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The originally Persian title of dewan (also quite commonly known as Diwan; also spelled -van) has, at various points in Islamic history, designated various differing though similar functions.


The word is Indian/Persian in origin, and was loaned into Arabic.The original meaning was "bundle (of written sheets)", hence "book", especially "book of accounts," and hence "office of accounts," "custom house," "council chamber". The meaning divan "long, cushioned seat" is due to such seats having been found along the walls in Middle Eastern council chambers.


The word first appears under the Caliphate of Omar I (A.D. 634–644). As the Caliphate state became more complicated, the term was extended over all the government bureaus.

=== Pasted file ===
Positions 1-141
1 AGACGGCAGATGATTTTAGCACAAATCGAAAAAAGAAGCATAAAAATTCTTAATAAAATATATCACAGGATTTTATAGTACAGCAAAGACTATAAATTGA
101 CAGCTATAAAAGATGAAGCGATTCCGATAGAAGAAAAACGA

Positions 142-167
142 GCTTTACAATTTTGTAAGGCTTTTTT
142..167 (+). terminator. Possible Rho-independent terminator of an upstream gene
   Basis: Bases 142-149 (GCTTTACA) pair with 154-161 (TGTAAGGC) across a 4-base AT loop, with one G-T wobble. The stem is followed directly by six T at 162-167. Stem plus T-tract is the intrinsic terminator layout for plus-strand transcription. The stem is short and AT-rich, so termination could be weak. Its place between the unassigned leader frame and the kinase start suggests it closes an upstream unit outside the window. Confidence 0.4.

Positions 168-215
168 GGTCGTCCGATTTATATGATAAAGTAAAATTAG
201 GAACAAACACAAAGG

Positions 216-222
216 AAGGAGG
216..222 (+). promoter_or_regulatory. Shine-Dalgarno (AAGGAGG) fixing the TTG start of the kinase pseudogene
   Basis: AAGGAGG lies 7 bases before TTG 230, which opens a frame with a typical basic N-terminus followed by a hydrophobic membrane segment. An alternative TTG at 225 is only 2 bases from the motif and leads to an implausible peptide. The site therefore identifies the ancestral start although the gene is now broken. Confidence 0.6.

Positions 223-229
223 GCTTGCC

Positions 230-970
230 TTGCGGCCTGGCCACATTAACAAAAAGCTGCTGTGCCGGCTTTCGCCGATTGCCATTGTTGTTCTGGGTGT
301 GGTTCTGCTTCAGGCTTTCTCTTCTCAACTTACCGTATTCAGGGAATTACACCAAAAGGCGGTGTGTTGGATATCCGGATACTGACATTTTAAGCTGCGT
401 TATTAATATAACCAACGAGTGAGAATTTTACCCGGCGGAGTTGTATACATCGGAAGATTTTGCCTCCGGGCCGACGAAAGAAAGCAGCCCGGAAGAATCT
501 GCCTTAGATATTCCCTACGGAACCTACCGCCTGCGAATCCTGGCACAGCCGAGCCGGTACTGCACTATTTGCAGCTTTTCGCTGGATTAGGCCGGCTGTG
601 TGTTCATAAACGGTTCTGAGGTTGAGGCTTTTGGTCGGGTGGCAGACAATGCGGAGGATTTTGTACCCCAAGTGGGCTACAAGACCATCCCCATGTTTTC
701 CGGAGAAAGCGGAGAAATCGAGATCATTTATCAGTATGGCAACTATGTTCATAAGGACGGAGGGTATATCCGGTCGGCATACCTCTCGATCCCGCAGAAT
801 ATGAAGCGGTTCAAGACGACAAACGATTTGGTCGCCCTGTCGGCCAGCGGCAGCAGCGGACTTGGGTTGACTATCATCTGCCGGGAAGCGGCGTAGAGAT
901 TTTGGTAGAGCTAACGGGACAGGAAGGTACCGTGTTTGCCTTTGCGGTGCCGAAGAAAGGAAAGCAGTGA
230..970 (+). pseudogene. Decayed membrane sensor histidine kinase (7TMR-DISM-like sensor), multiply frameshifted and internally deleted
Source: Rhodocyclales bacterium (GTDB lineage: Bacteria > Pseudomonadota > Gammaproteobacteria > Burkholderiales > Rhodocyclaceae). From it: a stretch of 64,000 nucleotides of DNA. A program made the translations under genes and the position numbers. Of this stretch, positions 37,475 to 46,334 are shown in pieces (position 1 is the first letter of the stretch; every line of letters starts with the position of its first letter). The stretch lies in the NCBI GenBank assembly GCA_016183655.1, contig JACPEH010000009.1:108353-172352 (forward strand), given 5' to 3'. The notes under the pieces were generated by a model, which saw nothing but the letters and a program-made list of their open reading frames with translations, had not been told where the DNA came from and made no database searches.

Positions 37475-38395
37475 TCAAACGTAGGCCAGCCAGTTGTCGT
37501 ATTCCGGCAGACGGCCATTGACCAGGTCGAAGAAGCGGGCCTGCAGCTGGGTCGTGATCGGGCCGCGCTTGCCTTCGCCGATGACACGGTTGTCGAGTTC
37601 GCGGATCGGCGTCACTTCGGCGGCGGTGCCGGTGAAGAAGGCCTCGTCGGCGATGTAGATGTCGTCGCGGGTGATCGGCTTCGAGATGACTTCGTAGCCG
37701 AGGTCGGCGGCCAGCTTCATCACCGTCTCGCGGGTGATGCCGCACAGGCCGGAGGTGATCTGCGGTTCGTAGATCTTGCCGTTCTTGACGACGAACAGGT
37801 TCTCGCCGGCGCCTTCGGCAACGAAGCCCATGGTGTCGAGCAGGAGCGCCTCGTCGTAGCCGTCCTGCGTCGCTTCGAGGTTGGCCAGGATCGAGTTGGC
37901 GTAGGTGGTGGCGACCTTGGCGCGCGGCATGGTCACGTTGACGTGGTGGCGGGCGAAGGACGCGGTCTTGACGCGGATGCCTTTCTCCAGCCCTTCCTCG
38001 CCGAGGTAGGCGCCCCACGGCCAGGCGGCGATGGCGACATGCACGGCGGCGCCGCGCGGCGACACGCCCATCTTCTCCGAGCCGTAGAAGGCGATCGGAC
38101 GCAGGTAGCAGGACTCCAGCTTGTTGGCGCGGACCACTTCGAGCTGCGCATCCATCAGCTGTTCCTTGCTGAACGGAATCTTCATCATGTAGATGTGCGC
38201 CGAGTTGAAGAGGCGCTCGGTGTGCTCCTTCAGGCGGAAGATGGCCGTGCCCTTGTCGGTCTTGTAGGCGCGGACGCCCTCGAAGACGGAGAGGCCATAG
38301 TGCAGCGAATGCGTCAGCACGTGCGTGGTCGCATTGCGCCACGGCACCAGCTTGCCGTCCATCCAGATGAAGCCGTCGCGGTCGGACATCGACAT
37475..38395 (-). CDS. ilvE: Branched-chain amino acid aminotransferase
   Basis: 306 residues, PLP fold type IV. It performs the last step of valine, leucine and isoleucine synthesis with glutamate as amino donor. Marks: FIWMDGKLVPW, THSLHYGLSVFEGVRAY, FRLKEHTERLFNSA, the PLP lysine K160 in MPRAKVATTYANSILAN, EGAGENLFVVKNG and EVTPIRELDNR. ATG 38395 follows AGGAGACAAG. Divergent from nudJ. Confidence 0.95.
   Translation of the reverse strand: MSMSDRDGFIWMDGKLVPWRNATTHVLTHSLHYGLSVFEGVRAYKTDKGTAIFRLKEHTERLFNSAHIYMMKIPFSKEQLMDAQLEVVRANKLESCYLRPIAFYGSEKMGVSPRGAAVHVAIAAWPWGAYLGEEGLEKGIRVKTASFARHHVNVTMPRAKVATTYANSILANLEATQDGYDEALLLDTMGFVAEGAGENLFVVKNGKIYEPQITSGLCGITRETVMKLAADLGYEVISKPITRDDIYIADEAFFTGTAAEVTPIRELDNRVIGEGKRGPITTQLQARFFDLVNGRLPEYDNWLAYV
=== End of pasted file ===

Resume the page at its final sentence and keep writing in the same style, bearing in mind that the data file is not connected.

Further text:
The divan of the Sublime Porte was the council or Cabinet of the state. In the Ottoman Empire, it consisted of the usually (except in the Sultan's presence) presiding Grand Vizier and other viziers, and occasionally the Janissary Ağa.

In Javanese and related languages, the cognate Dewan is the standard word for council, as in the Dewan Perwakilan Rakyat or Council of People's Representatives.


During the effective rule of the Mughal empire, the dewan served as the chief revenue officer of a province.

Later, when most vassal states gained various degrees of self-determination, the finance — and/or chief minister and leader of many princely states...
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